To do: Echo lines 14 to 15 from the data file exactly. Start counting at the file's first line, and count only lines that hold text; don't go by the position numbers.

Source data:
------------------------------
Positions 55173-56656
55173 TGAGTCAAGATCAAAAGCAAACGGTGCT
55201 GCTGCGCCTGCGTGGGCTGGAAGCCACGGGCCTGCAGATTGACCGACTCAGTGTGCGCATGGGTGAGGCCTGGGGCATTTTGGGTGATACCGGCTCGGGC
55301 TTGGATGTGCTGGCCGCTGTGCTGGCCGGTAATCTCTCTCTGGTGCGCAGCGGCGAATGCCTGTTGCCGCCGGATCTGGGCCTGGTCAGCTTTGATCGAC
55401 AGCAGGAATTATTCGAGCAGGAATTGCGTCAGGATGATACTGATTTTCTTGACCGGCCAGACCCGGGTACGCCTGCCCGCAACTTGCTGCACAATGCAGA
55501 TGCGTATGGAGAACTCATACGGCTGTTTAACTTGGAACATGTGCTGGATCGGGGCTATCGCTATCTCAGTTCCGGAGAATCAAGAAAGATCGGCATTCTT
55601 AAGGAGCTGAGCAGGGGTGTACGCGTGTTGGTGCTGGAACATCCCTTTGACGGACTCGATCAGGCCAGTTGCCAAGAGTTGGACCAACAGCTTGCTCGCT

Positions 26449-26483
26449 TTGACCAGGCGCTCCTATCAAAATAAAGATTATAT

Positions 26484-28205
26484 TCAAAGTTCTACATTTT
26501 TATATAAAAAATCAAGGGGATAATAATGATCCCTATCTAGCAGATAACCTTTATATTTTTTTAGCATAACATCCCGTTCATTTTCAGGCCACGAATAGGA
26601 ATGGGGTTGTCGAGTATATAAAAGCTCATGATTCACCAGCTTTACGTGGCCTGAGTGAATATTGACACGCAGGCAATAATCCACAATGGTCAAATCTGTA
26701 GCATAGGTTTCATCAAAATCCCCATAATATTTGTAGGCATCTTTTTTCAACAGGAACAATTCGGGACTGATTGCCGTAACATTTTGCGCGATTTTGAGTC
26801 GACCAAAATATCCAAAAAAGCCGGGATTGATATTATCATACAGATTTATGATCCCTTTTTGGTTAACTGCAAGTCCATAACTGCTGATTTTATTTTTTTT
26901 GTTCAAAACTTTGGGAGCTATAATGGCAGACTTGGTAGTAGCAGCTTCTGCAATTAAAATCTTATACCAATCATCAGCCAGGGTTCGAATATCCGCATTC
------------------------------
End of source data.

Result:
26701 GCATAGGTTTCATCAAAATCCCCATAATATTTGTAGGCATCTTTTTTCAACAGGAACAATTCGGGACTGATTGCCGTAACATTTTGCGCGATTTTGAGTC
26801 GACCAAAATATCCAAAAAAGCCGGGATTGATATTATCATACAGATTTATGATCCCTTTTTGGTTAACTGCAAGTCCATAACTGCTGATTTTATTTTTTTT